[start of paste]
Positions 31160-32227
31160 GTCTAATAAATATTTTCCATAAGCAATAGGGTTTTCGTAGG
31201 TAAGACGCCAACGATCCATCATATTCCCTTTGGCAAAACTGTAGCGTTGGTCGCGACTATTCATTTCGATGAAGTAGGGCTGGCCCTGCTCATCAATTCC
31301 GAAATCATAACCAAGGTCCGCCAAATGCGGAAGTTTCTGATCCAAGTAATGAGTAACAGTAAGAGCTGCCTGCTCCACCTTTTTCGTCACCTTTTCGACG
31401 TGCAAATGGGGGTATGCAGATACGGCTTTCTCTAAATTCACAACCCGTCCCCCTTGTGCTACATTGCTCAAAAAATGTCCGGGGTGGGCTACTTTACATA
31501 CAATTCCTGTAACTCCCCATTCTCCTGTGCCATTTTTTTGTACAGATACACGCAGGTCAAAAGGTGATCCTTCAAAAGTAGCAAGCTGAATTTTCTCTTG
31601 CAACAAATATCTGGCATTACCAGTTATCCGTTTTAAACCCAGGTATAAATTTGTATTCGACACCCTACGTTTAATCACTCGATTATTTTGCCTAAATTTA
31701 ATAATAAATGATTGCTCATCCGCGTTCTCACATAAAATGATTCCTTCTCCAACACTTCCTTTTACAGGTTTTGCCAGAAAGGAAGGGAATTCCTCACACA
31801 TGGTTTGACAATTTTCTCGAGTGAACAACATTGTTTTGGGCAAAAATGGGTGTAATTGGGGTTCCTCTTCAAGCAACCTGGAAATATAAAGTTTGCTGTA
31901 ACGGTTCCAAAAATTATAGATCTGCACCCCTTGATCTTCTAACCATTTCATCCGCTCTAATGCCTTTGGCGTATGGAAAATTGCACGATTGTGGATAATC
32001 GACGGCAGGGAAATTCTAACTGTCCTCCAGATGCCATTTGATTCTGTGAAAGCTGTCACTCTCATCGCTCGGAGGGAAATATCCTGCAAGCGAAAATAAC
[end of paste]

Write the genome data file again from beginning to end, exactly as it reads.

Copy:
Positions 31160-32227
31160 GTCTAATAAATATTTTCCATAAGCAATAGGGTTTTCGTAGG
31201 TAAGACGCCAACGATCCATCATATTCCCTTTGGCAAAACTGTAGCGTTGGTCGCGACTATTCATTTCGATGAAGTAGGGCTGGCCCTGCTCATCAATTCC
31301 GAAATCATAACCAAGGTCCGCCAAATGCGGAAGTTTCTGATCCAAGTAATGAGTAACAGTAAGAGCTGCCTGCTCCACCTTTTTCGTCACCTTTTCGACG
31401 TGCAAATGGGGGTATGCAGATACGGCTTTCTCTAAATTCACAACCCGTCCCCCTTGTGCTACATTGCTCAAAAAATGTCCGGGGTGGGCTACTTTACATA
31501 CAATTCCTGTAACTCCCCATTCTCCTGTGCCATTTTTTTGTACAGATACACGCAGGTCAAAAGGTGATCCTTCAAAAGTAGCAAGCTGAATTTTCTCTTG
31601 CAACAAATATCTGGCATTACCAGTTATCCGTTTTAAACCCAGGTATAAATTTGTATTCGACACCCTACGTTTAATCACTCGATTATTTTGCCTAAATTTA
31701 ATAATAAATGATTGCTCATCCGCGTTCTCACATAAAATGATTCCTTCTCCAACACTTCCTTTTACAGGTTTTGCCAGAAAGGAAGGGAATTCCTCACACA
31801 TGGTTTGACAATTTTCTCGAGTGAACAACATTGTTTTGGGCAAAAATGGGTGTAATTGGGGTTCCTCTTCAAGCAACCTGGAAATATAAAGTTTGCTGTA
31901 ACGGTTCCAAAAATTATAGATCTGCACCCCTTGATCTTCTAACCATTTCATCCGCTCTAATGCCTTTGGCGTATGGAAAATTGCACGATTGTGGATAATC
32001 GACGGCAGGGAAATTCTAACTGTCCTCCAGATGCCATTTGATTCTGTGAAAGCTGTCACTCTCATCGCTCGGAGGGAAATATCCTGCAAGCGAAAATAAC